Norwich City Council Endorsed Plant-Based Treaty

The Norwich City Council has voted in favor of a resolution urging the government to joint the Plant-Based Treaty.

Norwich is a city in England’s Norfolk County, with a population of around 376,000. The motion was brought by Councilmembers Alex Catt, and seconded by Councilmember Jamie Osborn, both members of the Green Party. The motion also includes efforts to improve the accessibility and availability of plant-based food across the city, including making sure plant-based options are available at council-run events and venues.

“The adoption of a Plant Based Treaty as a companion to the UNFCCC/Paris Agreement will put food systems at the heart of combating the climate crisis”, states the official website for the Plant Based Treaty. “The Treaty aims to halt the widespread degradation of critical ecosystems caused by animal agriculture, to promote a shift to more healthy, sustainable plant-based diets and to actively reverse damage done to planetary functions, ecosystem services and biodiversity.”

Some of the other cities who have endorsed the treaty include Los Angeles, California, Boynton Beach, Florida, Bhuj City, India, the City of Burienos Aires, Argentina, DIdem in Turkey and Haywards Heath in the United Kingdom. In addition to cities endorsing the treaty, it’s been endorsed by over 900 business and over 900 organization, as well as over 60,000 individuals.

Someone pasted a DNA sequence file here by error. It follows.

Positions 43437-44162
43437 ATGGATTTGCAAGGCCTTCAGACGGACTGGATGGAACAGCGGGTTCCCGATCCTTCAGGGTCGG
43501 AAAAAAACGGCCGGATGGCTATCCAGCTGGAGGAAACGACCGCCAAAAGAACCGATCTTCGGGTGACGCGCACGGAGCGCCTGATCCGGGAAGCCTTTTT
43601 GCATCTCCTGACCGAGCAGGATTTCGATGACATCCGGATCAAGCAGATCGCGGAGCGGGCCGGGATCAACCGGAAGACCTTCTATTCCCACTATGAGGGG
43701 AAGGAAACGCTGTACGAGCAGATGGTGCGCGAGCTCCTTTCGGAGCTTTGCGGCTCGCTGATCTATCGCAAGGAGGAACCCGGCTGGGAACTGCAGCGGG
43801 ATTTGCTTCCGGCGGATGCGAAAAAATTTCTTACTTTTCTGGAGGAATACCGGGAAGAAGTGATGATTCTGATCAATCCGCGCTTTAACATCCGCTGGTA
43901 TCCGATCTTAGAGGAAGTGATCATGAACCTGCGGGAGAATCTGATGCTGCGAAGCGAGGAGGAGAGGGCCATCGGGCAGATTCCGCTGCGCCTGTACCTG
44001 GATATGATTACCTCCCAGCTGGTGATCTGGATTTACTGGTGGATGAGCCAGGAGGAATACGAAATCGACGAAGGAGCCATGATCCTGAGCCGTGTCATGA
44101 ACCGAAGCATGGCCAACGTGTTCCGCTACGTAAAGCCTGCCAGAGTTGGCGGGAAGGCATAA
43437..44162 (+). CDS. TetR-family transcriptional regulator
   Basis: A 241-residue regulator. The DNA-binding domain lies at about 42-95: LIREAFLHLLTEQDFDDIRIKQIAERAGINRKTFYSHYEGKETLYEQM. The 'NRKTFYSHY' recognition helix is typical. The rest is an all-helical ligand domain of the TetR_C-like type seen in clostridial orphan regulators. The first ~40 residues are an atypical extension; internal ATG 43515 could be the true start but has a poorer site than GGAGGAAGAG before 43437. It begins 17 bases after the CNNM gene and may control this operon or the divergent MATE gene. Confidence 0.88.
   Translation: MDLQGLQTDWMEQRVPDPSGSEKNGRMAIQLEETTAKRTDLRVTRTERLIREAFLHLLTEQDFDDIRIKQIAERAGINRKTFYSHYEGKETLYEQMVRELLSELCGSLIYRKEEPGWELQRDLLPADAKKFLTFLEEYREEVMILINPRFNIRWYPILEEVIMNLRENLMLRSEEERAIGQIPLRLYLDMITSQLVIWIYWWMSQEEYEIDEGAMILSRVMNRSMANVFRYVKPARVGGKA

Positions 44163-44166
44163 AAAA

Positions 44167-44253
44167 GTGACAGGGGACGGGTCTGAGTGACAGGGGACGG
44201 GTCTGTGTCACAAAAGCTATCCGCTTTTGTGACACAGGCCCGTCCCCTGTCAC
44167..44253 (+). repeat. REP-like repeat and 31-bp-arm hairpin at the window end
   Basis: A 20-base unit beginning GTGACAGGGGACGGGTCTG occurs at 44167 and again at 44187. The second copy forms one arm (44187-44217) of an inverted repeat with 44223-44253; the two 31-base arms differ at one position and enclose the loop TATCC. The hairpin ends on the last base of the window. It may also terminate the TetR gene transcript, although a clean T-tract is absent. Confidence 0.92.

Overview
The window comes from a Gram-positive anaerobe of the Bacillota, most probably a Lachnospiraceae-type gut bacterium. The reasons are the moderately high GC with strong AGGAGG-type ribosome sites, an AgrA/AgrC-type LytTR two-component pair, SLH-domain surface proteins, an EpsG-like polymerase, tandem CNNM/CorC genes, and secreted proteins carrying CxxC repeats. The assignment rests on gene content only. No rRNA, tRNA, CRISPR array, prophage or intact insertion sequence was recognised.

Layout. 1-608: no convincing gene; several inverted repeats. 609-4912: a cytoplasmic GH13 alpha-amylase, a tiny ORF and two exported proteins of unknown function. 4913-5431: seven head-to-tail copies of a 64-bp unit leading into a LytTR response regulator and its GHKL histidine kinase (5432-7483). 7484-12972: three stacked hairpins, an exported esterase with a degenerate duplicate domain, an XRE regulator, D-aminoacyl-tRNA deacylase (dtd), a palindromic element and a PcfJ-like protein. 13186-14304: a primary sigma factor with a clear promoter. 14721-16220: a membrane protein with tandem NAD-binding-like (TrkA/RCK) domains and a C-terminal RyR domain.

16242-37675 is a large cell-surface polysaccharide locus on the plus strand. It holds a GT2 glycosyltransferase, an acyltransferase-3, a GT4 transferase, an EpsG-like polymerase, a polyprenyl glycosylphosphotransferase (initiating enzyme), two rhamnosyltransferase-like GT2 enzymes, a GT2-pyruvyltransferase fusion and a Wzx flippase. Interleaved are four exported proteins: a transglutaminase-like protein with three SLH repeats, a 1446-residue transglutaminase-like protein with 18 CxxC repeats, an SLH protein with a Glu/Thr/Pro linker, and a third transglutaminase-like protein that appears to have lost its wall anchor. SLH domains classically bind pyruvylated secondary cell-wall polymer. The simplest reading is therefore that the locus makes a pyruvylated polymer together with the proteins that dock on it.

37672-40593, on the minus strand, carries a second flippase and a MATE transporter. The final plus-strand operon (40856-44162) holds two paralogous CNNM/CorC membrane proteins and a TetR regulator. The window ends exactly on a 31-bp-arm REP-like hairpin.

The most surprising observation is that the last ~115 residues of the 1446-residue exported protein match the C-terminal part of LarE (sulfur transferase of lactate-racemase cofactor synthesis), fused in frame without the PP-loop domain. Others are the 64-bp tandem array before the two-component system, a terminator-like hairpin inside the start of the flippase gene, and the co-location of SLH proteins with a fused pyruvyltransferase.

According to their website, the Plant Based Treaty has three core principles:

  • Relinquish

No land use change, ecosystem degradation or deforestation for animal agriculture

  • Redirect

An active transition away from animal-based food systems to plant-based systems

  • Restore

Actively restoring key ecosystems, particularly restoring forests and rewilding landscapes

“Producing a kilo of beef creates, on average, 12 times more CO2 than a kilo of tofu or other soya-based proteins,” says the resolution passed by the Norwich council. “Meanwhile, producing a litre of dairy milk uses, on average, at least four times as much land as producing a litre of plant milk… As well as a smaller carbon footprint, eating more plant-based foods also reduces the land footprint of our diets and would improve UK food security and self-sufficiency, thereby making our diets more local.”

More information on the Plant Based Treaty can be found by clicking here.